Let me read some specifics: Increase the amount that Canadians can earn tax free; increase the annual limits on contributions to tax deferred retirement savings plans; extend the scientific research and education tax incentives; amend part 6 of the Excise Tax Act. Another good one is that part 2 amends the air travellers' security charge to reduce the air travellers' security charge for domestic air travel to $5 for one way travel and to $10 for round trip travel, for transport air travel to $8.50 and for other international air travel to $17, applicable to air travel purchased on or after March 1, 2005.
Why am I saying this? It is because this is how we introduce a piece of legislation. We can debate it, but all Canadians know that if they go to the website and pick up Bill C-43 they can see where their money is going. They either like it or they do not and they can debate it.
Bill C-48, with $4.5 billion on two pages, is the most ridiculous piece of legislation ever introduced. This is what it says, “This enactment authorizes the Minister of Finance to make certain payments”. That provides a lot of solace to those taxpayers working till June to fund the government. He will make certain payments. What will he fund? He will fund things for students. What will he fund for students? I do not know. The Liberals do not know. They will just fund things for students. They will go to universities across the country telling students that they will not have to pay as much for education. How will the Liberals do that? They do not know but they will do it because they will ensure there is a contingency fund of a few billion dollars.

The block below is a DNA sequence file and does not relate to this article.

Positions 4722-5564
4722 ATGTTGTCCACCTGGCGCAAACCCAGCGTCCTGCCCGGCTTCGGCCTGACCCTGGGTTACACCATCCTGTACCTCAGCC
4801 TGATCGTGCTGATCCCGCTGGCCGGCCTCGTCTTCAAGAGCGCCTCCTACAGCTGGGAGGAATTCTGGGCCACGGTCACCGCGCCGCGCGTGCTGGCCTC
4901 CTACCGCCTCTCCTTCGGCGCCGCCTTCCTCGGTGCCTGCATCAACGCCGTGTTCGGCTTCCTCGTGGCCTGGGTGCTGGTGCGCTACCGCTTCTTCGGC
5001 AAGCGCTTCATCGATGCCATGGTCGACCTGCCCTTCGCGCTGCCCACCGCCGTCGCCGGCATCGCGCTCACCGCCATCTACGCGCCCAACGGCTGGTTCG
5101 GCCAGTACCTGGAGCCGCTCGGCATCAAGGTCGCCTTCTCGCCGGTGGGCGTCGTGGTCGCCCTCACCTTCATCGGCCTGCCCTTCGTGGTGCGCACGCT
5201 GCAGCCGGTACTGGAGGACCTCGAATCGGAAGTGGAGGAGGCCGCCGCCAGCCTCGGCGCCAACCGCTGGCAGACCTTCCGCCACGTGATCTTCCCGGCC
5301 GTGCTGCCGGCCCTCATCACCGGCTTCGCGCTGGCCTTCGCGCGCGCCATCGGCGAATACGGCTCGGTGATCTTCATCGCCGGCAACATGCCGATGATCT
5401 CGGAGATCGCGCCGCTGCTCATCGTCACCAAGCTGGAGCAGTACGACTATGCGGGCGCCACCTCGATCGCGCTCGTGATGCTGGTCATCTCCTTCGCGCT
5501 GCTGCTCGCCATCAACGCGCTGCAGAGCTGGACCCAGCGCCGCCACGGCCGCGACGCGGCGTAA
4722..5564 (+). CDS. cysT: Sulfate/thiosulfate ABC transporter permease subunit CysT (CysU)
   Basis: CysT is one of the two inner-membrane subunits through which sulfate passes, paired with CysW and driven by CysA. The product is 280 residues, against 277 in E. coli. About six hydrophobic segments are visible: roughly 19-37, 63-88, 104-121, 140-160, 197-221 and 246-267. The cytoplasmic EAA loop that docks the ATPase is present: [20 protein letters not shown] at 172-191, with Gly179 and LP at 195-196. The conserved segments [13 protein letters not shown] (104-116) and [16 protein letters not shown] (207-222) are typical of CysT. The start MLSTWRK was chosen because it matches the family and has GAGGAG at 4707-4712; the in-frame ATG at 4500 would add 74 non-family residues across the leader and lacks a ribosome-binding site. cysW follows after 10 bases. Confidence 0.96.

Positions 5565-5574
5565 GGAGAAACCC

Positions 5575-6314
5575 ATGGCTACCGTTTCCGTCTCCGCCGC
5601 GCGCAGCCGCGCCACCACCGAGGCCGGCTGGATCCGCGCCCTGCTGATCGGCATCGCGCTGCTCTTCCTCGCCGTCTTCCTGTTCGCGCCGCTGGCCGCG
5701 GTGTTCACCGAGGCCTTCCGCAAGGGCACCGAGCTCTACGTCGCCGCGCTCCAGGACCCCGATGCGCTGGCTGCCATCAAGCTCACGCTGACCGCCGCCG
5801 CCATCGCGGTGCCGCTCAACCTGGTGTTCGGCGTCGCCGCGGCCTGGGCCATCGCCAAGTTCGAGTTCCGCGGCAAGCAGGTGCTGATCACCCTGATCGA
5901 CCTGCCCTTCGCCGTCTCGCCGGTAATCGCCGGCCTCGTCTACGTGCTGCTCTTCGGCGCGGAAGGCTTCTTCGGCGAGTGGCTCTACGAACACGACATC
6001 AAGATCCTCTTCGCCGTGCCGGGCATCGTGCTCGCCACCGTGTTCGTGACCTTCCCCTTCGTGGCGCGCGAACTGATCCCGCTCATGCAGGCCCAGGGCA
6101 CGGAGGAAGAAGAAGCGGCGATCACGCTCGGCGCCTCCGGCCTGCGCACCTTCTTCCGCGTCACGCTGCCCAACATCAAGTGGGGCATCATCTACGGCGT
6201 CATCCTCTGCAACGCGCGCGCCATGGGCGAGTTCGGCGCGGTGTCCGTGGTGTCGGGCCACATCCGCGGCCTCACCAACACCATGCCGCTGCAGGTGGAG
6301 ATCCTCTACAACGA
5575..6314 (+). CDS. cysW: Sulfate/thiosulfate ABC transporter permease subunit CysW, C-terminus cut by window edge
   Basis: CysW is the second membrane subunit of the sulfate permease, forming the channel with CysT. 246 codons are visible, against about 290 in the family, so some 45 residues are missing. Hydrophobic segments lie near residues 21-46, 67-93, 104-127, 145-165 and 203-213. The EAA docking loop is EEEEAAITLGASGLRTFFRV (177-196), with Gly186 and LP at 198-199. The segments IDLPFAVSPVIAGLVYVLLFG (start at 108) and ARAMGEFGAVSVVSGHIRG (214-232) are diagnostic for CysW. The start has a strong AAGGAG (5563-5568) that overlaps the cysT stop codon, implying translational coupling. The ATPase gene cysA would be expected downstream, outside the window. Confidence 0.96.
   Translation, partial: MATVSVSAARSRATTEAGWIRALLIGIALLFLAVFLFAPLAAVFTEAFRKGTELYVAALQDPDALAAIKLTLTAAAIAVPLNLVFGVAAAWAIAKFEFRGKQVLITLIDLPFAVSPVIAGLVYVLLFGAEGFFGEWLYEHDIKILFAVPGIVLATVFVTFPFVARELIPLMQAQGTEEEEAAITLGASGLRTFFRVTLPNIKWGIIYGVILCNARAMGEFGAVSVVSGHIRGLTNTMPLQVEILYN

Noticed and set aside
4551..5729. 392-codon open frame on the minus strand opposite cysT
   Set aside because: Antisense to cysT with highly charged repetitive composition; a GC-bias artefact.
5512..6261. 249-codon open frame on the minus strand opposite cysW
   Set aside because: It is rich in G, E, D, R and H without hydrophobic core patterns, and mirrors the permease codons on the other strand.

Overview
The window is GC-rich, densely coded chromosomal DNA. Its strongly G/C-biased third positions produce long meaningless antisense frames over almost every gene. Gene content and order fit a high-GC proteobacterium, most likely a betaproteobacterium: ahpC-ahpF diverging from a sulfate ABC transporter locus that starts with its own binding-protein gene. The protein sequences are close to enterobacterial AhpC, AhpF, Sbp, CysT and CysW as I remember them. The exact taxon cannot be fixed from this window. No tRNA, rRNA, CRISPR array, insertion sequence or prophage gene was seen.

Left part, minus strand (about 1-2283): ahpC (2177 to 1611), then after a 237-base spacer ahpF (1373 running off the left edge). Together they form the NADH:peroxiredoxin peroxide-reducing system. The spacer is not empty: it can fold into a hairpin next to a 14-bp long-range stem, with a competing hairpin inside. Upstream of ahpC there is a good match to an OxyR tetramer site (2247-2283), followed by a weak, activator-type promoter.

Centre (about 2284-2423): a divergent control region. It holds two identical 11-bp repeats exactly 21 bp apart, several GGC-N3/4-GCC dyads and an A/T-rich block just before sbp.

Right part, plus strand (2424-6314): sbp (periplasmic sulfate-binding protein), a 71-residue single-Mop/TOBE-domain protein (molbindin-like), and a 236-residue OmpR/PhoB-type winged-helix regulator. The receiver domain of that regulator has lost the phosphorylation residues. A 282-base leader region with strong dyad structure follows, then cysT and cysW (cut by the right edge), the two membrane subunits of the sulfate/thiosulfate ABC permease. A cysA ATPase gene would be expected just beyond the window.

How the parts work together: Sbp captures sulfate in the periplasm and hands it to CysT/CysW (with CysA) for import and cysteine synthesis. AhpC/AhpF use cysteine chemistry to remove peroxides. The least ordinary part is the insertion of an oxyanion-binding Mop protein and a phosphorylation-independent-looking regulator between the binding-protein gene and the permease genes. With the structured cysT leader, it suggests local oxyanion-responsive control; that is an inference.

They are going to fund foreign aid with $500 million. Where is that going to go? It does not say. This piece of legislation, at the very least, after they threw out the entire budgetary process of the Parliament of Canada and the Government of Canada, ought to have stated exactly where the $500 million would be going so we could have actually debated something, rather than debating a nothing piece of legislation.
I encourage all Canadians watching the debate to go to the parliamentary website or pick up Bill C-48 and read what an absolute farce it actually is.
Thirdly, the bill is fiscally irresponsible. The Government of Canada has been on a spending spree like no other in our history. From 1999 to this fiscal year, we have seen a 44.3% increase in spending that is unsustainable in the long term. It has completely forgotten about the debt. We have a $500 billion debt in this country. We have debt payment charges on a yearly basis of about $35 billion to $40 billion. I believe it is the largest outlay every year by the Government of Canada from a fiscal sense and the government is not even addressing that.
What that means is that the government is basically mortgaging our children's future to pay for present programs. That is fundamentally wrong and it is unjust to future generations of Canadians. The debt ought to receive the proper attention. We need a true debt retirement program over a 20 year period.